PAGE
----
The demand for CCTV or video surveillance is booming. Why? The public has a new awareness of the need for security, and features and products are available at prices that make sense to end-users.
Cameras, infrastructure, recording and handling of video data have all undergone a radical transformation. Although definitely high tech, newer video hardware is far more installer and user-friendly than equipment formerly available.
The market for video includes the traditional government, municipal and corporate markets, and has broadened to include commercial and even residential.
Locksmiths are accustomed to “saving the day” for their customers, and CCTV is just another tool they can use to complete their mission. Here is my latest video adventure.Recently my daughter Lila attended a party in Richmond, about an hour’s drive from her home. She drove and took her two babies, Georgianna, 2 ½ years old, and William Baron a/k/a Bear, 1 year old.
During the course of the evening, Lila fell on stairs while carrying William. Lila was frantic with worry about Bear, and also was bruised up herself. There were no visible wounds on the baby. Lila was very distraught the whole evening (to put it mildly). She took both the kids back home that evening.
Next morning at 6 a.m. she calls Lee (my wife) and says she thinks Bear was injured in the fall and is going to the pediatrician. After seeing the pediatrician, going to the hospital for x-rays and then a consult with an pediatric orthopedist, the story is that the baby had a fractured femur, and Lila selected one of the treatment options: which was to not put the kid in a full body cast but rather just try to keep him from being his usual active, rolling and tumbling kind of guy.
Doing this was going to be difficult enough. He’s very energetic, but additionally, Lila had just managed to get Bear to sleep in his own bed in his own room. But now, with this injury, Lila was nrevous and worried about leaving the baby asleep in another room.
I suggested installing a CCTV camera in the nursery and pipe the image onto an unused channel on their TVs. They could keep tuned into the Bear channel all night, instead of Food Network.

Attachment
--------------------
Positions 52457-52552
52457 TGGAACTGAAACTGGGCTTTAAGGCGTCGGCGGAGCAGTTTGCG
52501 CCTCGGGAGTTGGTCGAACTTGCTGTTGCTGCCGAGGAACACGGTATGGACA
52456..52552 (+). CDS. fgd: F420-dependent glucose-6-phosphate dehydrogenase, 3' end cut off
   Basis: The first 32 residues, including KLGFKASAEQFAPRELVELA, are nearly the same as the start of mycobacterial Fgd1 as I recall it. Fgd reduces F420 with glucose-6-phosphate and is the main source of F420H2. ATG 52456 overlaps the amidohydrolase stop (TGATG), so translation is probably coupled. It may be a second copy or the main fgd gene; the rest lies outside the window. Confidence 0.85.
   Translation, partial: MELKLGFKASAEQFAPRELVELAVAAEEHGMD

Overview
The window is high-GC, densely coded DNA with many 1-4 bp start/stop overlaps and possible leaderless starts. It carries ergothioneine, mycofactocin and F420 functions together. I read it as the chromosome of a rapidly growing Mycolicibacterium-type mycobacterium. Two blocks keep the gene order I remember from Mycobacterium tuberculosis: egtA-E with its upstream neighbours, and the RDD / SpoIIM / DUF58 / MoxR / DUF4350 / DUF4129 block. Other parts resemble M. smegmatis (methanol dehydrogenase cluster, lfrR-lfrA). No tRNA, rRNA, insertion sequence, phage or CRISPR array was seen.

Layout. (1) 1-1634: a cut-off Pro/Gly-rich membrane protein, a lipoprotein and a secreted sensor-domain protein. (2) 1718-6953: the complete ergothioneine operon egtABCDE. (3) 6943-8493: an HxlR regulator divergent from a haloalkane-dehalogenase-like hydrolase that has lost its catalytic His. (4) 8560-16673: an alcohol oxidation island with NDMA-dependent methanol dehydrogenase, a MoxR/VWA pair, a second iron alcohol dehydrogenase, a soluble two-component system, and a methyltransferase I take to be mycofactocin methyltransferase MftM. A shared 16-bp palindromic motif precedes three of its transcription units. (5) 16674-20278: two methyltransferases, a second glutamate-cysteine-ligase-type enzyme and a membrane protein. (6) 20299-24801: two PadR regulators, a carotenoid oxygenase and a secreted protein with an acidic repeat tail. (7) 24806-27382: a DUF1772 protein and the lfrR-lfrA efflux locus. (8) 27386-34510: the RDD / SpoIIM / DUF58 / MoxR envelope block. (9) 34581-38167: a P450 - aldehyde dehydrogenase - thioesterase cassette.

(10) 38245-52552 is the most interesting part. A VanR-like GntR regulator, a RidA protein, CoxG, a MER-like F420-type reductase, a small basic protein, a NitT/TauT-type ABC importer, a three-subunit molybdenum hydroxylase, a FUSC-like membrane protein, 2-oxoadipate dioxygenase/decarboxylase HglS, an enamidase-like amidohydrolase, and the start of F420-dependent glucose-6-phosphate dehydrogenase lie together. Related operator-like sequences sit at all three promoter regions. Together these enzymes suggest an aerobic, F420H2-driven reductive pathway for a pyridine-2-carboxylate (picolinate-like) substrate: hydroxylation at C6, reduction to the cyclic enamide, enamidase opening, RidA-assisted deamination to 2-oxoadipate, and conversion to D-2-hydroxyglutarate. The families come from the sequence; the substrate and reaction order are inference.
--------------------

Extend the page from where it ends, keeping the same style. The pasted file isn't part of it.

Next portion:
I used the MODEYE, a self-contained camera and modulator that converts the video signal to a selected television channel, from Netmedia. It uses Netmedia’s “One Wire Video” technology to power the camera over the same coax cable that carries the signal from the camera to the television.
This camera essentially flush-mounts in a wall or ceiling, and is appropriate for virtually any décor. The camera and lens is in an eyeball which is fully adjustable. The MODEYE is easily tuned by the installer to an unused UHF channel for homes with antennas, an unused cable channel or an unused satellite channel.
The camera can be used to provide an image to every TV in the house, or used with just one television.
There are different versions of the MODEYE: black and white, color and day/night color.
This camera could be used for a wide variety of applications besides babysitting, including access control and security. It can also be interfaced with an existing CCTV system, or converted to UTP transmission.
With great features and good looks, this camera is an easy sell and a great performer.
This camera is another example of technology that the locksmith can easily provide his customers if he is looking to broaden his product offerings and branch out into other areas of security.
For more information on the MODEYE, visit www.netmedia.com or call 520-544-4567.